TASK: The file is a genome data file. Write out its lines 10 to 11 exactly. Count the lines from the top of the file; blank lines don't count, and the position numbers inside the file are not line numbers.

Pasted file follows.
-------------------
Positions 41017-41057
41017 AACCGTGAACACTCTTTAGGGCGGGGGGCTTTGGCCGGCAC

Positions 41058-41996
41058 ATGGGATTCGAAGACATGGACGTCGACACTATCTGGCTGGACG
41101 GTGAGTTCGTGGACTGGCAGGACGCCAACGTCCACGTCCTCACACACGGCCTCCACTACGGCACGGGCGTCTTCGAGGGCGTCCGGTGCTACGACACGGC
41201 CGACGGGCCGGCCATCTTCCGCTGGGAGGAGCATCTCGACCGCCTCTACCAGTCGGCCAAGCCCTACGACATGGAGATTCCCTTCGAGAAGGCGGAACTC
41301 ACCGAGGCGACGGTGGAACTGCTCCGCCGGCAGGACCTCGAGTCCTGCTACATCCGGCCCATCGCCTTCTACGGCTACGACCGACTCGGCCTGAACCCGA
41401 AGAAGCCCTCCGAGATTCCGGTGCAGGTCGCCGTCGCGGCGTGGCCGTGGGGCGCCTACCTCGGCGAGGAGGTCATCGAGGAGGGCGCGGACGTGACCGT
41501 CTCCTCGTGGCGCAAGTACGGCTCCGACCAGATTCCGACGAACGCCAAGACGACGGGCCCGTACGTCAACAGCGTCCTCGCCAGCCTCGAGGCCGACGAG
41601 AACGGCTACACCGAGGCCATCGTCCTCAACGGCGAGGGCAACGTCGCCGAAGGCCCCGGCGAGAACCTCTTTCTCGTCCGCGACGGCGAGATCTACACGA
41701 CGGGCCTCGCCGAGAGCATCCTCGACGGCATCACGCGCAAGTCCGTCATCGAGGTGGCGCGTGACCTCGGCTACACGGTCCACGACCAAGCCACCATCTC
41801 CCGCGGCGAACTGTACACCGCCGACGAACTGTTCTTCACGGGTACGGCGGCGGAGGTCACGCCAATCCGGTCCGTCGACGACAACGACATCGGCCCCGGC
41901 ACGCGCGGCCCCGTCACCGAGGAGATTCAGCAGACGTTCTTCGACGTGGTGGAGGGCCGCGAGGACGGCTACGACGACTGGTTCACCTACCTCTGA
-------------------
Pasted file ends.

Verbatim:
41601 AACGGCTACACCGAGGCCATCGTCCTCAACGGCGAGGGCAACGTCGCCGAAGGCCCCGGCGAGAACCTCTTTCTCGTCCGCGACGGCGAGATCTACACGA
41701 CGGGCCTCGCCGAGAGCATCCTCGACGGCATCACGCGCAAGTCCGTCATCGAGGTGGCGCGTGACCTCGGCTACACGGTCCACGACCAAGCCACCATCTC